Using the magic of music and theater, The Philadelphia Orchestra and Enchantment Theater Company bring you the legendary stories of our heroine Sheherazade and her tales of 1,001 Arabian nights.
This week The Philadelphia Orchestra presents a series of concerts that, in part, are re-creations of a pair of concerts given by Leopold Stokowski and the Orchestra in December 1935. On the program this week are two pieces that Stokowski and the Orchestra performed on December 27 and 28, 1935: César Franck’s Symphony in D minor and Francis Poulenc’s Concerto in D minor for Two Pianos and Orchestra. The Franck Symphony was by then a staple of the Stokowski-Philadelphia repertoire; they had performed it together numerous times, starting in November 1912, just two months into Stokowski’s tenure in Philadelphia. The performance of the Poulenc Concerto was the American premiere of the piece, which had had its world premiere three years before in Venice.
Alexander Kelberin and Jeanne Behrend, soloists for Stokowski and the Orchestra's 1935 U.S. premiere of Poulenc's Concerto for Two Pianos.
The pianists for the 1935 Poulenc premiere in Philadelphia were Jeanne Behrend and Alexander Kelberine, a husband and wife duo who performed and recorded together often in the mid-1930s. There is a strong Philadelphia connection and an interesting, ultimately tragic, story to their careers. Jeanne Behrend (1911-88) was a Philadelphia native who studied piano and composition at the Curtis Institute of Music and went on to a long career as a pianist, teacher, composer, and musicologist. She taught for many years at Curtis, Juilliard, the Philadelphia Conservatory, the Philadelphia Musical Academy, and other institutions. A champion of music of the Americas, she wrote and taught courses on the subject and in 1959 founded the Philadelphia Festival of Western Hemisphere Music.
Jeanne Behrend, 1911-1988
Alexander Kelberine (1903-40) was a native of Russia who studied piano and composition in his home country and elsewhere in Europe before immigrating to the United States in 1923. He made his American debut in 1928 in New York City’s Town Hall, the first artist presented in public by the Juilliard Music Foundation. His playing was widely praised. The noted pianist Olga Samaroff, Stokowski’s wife, wrote of Kelberine, “His tone is beautiful—hauntingly so, his molding of phrases—exquisite. He shows poetic insight and rare intensity of feeling.” The music critic of the Philadelphia Inquirer described a Kelberine performance as “electrifying and spectacular … a tempestuous and torrential performance.” Kelberine was on the faculty of the Philadelphia Musical Academy in the mid-1930s, teaching piano and giving lectures in musical style and interpretation.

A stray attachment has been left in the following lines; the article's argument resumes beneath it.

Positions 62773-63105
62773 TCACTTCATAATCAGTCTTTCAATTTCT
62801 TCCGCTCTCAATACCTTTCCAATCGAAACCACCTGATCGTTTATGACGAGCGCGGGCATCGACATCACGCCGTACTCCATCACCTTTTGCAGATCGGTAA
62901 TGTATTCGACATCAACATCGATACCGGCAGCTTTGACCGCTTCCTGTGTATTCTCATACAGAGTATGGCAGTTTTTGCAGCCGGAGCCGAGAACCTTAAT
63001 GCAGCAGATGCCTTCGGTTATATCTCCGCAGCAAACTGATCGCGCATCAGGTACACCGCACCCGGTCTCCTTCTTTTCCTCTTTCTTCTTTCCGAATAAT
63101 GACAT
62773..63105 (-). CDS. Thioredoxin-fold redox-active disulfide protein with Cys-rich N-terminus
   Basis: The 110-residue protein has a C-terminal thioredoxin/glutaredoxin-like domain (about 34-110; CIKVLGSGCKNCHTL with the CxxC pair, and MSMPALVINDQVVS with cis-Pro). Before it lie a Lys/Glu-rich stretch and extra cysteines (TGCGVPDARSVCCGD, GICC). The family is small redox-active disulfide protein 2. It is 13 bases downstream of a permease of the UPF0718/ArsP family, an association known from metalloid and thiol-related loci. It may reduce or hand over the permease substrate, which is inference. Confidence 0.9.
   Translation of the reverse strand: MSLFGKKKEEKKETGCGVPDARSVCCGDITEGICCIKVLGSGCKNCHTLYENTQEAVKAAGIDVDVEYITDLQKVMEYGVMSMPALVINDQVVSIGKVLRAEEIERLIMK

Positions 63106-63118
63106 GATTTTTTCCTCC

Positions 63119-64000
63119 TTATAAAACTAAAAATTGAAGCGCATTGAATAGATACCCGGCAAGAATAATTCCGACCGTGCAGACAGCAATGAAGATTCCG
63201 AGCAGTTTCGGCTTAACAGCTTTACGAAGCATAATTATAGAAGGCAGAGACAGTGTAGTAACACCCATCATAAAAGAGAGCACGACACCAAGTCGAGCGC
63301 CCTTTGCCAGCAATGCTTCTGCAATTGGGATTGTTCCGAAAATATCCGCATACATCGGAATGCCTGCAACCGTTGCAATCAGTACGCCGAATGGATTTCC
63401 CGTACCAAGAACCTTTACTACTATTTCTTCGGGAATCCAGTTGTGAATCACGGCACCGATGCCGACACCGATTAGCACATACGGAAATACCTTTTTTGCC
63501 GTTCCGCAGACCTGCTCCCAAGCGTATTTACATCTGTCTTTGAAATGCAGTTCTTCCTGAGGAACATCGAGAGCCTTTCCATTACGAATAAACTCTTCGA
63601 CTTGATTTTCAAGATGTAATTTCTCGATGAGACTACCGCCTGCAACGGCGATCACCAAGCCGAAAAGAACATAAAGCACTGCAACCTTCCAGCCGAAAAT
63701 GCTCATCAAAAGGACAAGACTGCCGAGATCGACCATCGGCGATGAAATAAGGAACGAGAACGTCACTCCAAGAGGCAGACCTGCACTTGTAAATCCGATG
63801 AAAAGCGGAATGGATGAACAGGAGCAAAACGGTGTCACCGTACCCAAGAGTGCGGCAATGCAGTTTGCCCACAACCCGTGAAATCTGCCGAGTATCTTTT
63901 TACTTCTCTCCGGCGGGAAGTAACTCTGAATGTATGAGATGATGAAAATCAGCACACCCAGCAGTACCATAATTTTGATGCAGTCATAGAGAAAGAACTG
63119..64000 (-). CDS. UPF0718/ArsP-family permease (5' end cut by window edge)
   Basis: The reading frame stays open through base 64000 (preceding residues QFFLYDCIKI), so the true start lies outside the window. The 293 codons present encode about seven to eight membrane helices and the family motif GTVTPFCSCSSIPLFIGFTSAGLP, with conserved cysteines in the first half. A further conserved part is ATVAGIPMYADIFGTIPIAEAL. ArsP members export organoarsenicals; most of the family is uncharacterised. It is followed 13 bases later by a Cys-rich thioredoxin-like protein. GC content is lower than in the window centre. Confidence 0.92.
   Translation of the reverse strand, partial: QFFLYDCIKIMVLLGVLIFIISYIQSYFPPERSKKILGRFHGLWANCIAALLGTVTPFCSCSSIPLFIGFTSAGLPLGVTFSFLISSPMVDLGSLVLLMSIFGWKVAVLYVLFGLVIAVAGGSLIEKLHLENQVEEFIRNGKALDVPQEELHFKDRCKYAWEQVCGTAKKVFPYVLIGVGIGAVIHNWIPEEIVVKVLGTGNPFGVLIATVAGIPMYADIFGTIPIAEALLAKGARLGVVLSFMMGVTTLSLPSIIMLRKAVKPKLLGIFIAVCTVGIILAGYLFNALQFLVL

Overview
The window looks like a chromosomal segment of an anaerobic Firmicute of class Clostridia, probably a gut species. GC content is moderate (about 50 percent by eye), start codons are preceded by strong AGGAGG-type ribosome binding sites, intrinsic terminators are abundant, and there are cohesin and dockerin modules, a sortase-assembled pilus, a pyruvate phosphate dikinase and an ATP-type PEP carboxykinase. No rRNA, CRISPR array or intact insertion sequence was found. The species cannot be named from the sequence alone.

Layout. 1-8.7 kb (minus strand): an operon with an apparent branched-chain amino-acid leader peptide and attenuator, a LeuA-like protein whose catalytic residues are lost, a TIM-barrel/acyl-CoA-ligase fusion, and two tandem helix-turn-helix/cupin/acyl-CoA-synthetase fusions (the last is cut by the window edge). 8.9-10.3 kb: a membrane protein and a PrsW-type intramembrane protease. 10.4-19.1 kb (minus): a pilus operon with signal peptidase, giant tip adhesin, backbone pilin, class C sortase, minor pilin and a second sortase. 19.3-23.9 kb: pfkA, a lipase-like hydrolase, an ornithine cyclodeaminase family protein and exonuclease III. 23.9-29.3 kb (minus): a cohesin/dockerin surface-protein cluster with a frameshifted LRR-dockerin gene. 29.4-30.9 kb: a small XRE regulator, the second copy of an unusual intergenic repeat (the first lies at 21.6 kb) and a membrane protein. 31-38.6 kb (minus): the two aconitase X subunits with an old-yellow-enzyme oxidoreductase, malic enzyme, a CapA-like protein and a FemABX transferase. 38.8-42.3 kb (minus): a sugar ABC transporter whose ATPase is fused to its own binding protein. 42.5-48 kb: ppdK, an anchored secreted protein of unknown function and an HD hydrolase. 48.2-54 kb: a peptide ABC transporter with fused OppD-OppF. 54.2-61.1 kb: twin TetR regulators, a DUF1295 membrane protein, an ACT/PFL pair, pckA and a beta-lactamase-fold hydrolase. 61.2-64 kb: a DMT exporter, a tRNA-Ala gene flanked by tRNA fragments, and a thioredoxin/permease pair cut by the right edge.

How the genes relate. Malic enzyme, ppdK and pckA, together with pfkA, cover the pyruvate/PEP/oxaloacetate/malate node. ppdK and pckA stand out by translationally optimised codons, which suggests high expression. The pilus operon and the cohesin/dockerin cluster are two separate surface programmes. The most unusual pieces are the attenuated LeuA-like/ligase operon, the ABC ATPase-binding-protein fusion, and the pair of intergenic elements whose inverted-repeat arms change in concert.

Alexander Kelberine, 1903-1940
In addition to giving the American premiere of the Poulenc Two-Piano Concerto, Behrend and Kelberine collaborated with Stokowski and The Philadelphia Orchestra on the 1937 world premiere of Harl McDonald’s Concerto for Two Pianos and Orchestra. They recorded the piece that same year with Stokowski and the Philadelphians. McDonald was director of music at the University of Pennsylvania and served as general manager of The Philadelphia Orchestra from 1939 to 1955. Under Stokowski, and later Eugene Ormandy, the Orchestra gave world premieres of many of his compositions.
While Alexander Kelberine seemed to have a promising career, he suffered from acute depression. In late January 1940 he programmed his last recital, at Town Hall in New York, with many minor key pieces with funereal connotations, ending with Franz Liszt’s Totentanz (Dance of the Dead). A few days later he committed suicide by overdosing on sleeping pills. He was not yet 37 years old. Some of his recordings are still available, including his piano arrangements of Bach organ chorales (some performed solo, some as duos with Behrend) and the 1937 recording of him and Behrend performing McDonald’s Concerto for Two Pianos and Orchestra.
Images courtesy of the Curtis Institute of Music Archives